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Homework Help: When to use the work-energy formula

  1. Aug 8, 2008 #1
    I am having trouble deciding when to use the work-energy formula; change in KE=W and derivations of this formula, or the Kf+Uf+Eth=Ki+Ui+Wext formula when presented with work problems.

    Are there any type of guidelines or hints that anyone could give me so I can more easily decide which formula to use?

    Thank you.
  2. jcsd
  3. Aug 8, 2008 #2


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    What is Eth and Wext supposed to be here?
  4. Aug 8, 2008 #3
    Eth= thermal energy
    Wext= work done by external surfaces
  5. Aug 8, 2008 #4


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    What do "external surfaces" refer to? You meant instead to say "external forces" correct? As a general rule you have look out for keywords in the question to know whether or not you have to take heat loss into account. I'll start with the most inclusive formula, the one you quoted and then read the question to see which factors can be neglected.
  6. Aug 9, 2008 #5


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    You can always use
    Kf+Uf+Eth = Ki+Ui+Wext

    With some problems, this becomes
    Kf = Wext
    because all the other terms are zero.

    With some other problems, it becomes
    Kf + Uf = Ki + Ui
    because Eth and Wext are zero.

    You have to read the problem carefully and figure out which terms are zero (if any), then you simplify the equation whenever possible.
  7. Aug 9, 2008 #6
    I was talking in general but an example would be:
    A 5kg box is attached to one end of a spring with a spring constant of 80N/m. The other end of the spring is attached to a wall. Initially the box is at rest at the spring's equillibrium position. A rope with a constant tension of 100N then pulls the box away from the wall. What is the speed of the box after it has moved .5m? The coefficient of friction between the box and floor is .3.

    My professor solved this problem using the formula: Kf + Uf + Delta Eth = Ki + Ui + Wext.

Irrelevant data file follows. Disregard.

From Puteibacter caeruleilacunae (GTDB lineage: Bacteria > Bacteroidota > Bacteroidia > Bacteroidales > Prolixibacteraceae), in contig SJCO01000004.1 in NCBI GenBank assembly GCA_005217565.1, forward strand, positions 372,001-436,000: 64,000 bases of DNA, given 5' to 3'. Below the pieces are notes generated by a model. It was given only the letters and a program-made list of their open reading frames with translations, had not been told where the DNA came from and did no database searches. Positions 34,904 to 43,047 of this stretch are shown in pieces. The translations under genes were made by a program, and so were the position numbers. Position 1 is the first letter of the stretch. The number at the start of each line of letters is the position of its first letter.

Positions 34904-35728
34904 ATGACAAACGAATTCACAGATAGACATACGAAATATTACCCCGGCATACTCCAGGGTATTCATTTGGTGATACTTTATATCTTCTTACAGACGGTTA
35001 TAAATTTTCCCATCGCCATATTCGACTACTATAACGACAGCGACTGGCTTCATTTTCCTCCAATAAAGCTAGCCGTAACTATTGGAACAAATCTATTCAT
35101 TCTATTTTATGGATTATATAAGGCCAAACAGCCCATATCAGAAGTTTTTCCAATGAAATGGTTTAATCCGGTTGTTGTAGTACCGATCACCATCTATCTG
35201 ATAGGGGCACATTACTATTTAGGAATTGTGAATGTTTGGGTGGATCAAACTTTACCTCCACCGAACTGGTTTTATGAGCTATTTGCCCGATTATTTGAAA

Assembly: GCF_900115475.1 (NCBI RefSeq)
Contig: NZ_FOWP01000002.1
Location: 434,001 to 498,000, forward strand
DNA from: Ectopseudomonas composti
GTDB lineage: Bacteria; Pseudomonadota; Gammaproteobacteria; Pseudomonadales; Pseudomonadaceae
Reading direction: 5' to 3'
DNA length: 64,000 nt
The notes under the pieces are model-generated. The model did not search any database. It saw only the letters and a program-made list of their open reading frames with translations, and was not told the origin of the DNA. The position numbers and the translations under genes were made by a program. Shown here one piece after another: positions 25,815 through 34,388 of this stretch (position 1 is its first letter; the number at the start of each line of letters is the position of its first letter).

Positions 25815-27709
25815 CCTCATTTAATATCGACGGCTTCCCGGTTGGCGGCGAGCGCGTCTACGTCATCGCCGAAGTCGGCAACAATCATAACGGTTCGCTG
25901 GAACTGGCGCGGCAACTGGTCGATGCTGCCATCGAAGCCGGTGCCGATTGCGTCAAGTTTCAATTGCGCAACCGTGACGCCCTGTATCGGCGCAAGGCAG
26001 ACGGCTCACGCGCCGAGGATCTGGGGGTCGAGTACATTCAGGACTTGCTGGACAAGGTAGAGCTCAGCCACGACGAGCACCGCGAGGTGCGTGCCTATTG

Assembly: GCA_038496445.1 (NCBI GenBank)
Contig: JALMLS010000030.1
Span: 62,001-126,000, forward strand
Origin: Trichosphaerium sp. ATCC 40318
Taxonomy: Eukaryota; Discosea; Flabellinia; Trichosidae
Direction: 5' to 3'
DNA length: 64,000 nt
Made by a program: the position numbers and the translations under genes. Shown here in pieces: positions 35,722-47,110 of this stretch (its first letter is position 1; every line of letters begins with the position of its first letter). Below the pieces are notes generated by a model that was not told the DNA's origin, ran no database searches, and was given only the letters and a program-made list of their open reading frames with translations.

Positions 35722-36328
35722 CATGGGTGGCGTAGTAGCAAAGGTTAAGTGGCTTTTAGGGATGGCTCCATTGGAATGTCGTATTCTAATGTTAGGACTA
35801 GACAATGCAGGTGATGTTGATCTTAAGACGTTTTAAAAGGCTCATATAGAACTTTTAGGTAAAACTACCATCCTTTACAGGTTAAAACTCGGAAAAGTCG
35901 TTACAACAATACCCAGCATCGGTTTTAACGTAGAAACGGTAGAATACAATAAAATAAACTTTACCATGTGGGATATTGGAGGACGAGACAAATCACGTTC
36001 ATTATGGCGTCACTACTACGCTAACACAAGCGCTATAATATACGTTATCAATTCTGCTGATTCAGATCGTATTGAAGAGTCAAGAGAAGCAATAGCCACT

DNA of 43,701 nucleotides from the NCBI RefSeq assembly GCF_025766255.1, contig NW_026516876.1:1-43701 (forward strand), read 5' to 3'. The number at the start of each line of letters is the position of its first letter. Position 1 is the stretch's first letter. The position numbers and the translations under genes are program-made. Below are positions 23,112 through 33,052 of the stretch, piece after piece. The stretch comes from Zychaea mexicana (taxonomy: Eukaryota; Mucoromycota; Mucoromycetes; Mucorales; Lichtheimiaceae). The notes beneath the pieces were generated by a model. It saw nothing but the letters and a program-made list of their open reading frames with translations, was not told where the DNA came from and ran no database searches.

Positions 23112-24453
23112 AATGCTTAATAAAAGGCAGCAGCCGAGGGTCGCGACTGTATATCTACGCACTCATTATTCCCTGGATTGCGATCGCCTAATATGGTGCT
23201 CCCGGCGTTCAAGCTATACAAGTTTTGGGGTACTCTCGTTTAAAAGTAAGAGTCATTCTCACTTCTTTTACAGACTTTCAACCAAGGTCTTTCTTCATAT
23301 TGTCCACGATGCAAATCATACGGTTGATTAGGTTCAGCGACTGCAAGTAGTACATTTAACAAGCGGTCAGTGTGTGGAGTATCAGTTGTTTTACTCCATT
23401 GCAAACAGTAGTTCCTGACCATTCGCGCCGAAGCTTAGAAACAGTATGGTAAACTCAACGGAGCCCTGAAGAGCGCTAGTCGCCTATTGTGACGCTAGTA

Wext is the work of the external forces which would be the rope.
    Wext = Tcos theta * Delta r.
    Wext = Tcos0 * .5m = T*0.5m = (100N)*.5m = 50J

    To find the Delta Eth We have to find Wdiss.
    Wdiss = fk *cos theta * Delta r = fk * cos180 * .5m = -fk * .5m = -[tex]\mu[/tex]mg*.5m= -(.3*5kg*9.8m/s/s * .5m)= -7.35J

    And since Delta Eth= - Wdiss, Delta Eth= 7.35J

    Now we can plug data into Kf + Uf + Delta Eth = Ki + Ui + Wext.
    1/2mvf^2 + 1/2kxf^2 + 7.35J = 1/2mvi^2 + 1/2kxi^2 + 50J

    vi=0m/s xi= 0m
    1/2mvf^2 + 1/2kxf^2 + 7.35J = 50J
    vf= 3.61m/s

    This was the way my professor did this problem, but couldn't we use the energy-work formula : Delta K=Wc + Wdiss + Wext
    Wdiss = -Delta Eth

    1/2mvf^2 - 1/2mvi^2 = -Delta U +-7.35J + 50J
    where the 50J is the Wdiss and the 7.35J is the Wext that we found earlier.
    1/2mvf^2 - 1/2mvi^2 = (Ui-Uf) + 50J - 7.35J
    And since vi=0m/s, xi=0m and U=1/2kx^2
    1/2mvf^2-0=(1/2k(0)^2)-(1/2kxf^2) +42.65J
    1/2(5kg)vf^2=-(1/2(80N/m)(.5m)^2) + 42.65J
    5/2kg * vf^2= -10J + 42.65J
    2.5kg *vf^2 = 32.65J
    vf^2= 13.06m^2/s^2
    vf=3.61 m/s

    Which is the same answer that my professor got. So, is there any reason why I cannot use the energy-work formula, Delta K=Wc + Wdiss + Wext
    , and W= F*Delta r * cos theta, instead of Kf + Uf + Delta Eth = Ki + Ui + Wext?

    Thank you for all of your replies.
  8. Aug 9, 2008 #7

    Doc Al

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    Assuming that you have the required information, you can use either conservation of energy or the "work-energy" theorem. (Realize that the latter really comes from Newton's 2nd law, analyzing the forces acting on the body, not conservation of energy.)
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